Ice thickness measurement

The gravimetric method was used by BGIG to estimate the ice thickness of Batura in 1974 (cf. red curves of P03, P06, P08, and P11 in Fig. 1). The thickness values were calculated from gravity observations with topographic, bouguer, and latitudinal correction (BGIG, 1976). Over 40 years later (in August 2017), the ice thickness at the same transverse cross-sections of Batura (P03, P06, and P08 in Fig. 1) was measured again by using GPR. An impulse radar system with separate transmitter and receiver, frequency centered at 5 MHz, antenna length of 10 m, and wavelength of 33.8 nm was used in this study. The equipment displayed good performance with high accuracy, which was verified through ice core drilling on the Hailuogou glacier of Gongga Mountain in Tibetan Plateau55. The transmitter and receiver, at a fixed distance of 5 m from each other, were carried on the glacier surface to measure the ice thickness at intervals of 50–200 m intervals along certain profiles. The time interval between the arrival of a wave directly through the air and that of its reflections from the glacier bed were used to calculate the ice thickness at the center point between the transmitter and receiver. The speed of electromagnetic wave propagation in ice is in the range 0.167–0.171 m ns−156,57,58,59. Therefore, the wave speed was assumed to be 0.169 ± 0.002 m ns−1 in this study. The maximum error (for our highest thickness measurement, i.e., 201 m) is ±2.4 m. Another source of uncertainty is the accuracy of travel time, which was determined to be ± 10 ns (=±1.6 m) from the oscilloscope trace.

Ice thickness calculation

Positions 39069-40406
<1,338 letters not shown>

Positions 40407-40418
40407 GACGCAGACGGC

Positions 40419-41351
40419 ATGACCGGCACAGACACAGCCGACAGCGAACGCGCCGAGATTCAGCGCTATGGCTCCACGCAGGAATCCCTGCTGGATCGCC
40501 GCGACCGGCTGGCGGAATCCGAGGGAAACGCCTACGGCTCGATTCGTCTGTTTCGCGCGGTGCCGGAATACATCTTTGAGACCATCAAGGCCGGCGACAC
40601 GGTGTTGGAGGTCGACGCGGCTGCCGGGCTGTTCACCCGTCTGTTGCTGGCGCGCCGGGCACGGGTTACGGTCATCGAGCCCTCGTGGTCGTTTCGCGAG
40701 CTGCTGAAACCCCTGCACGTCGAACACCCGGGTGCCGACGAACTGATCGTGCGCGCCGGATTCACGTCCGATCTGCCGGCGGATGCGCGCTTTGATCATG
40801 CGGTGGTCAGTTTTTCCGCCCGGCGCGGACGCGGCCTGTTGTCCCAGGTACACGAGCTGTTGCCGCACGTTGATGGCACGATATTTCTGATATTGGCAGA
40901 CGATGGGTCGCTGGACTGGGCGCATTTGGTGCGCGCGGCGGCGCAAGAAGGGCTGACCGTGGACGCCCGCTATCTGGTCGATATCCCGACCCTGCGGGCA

Ice thickness was simulated by GlabTop2, which is a grid-based and slope-dependent estimation model4,35. The calculation requires a DEM and the glacier mask as input. The ice thickness is calculated for DEM cells selected automatically and randomly from the glacierized areas. Their distribution for all the glacier cells is then interpolated from the ice thickness at the randomly selected cells and at the glacier margins. Here, we set the depth of margin cells as 15 m. Detailed explanations of the model’s working and the determined of the model parameters have been provided by Frey et al.4. SRTM DEM with a spatial resolution of 3 arcsec (~90 m) was used as the surface elevation input in this study. The same was used by Frey et al. in the Himalayan–Karakoram region4. Hence, the difference in results could be attributed to the parameter selection. We executed the GlabTop2 model with multi parameterizations of basal shear stress τ ranging from 100 to 180 kPa and shape factor f ranging from 0.7 to 0.9. Given that the glacier erosion had occurred over a large timescale60, the glacier bed was assumed to have been relatively stable without tectonic activity during the past four decades. There is a 17 year difference between the model input data and GPR measurement. Therefore, the glacier bed position was used indirectly for model validation, rather than ice thickness. The optimal parameterization of minimum variance was selected to obtain the final ice thickness distribution. We observed that the maximum basal shear stress of 100 kPa was suitable for ice thickness calculation at P06 and P08 (both over 3000 m a.s.l.), where the debris was less. Meanwhile, 140 kPa was suitable for P03, which has a thick debris layer. Therefore, the basal shear stress was assumed to be decreasing gradually from 140 kPa at the glacier terminus to 100 kPa at 3000 m a.s.l.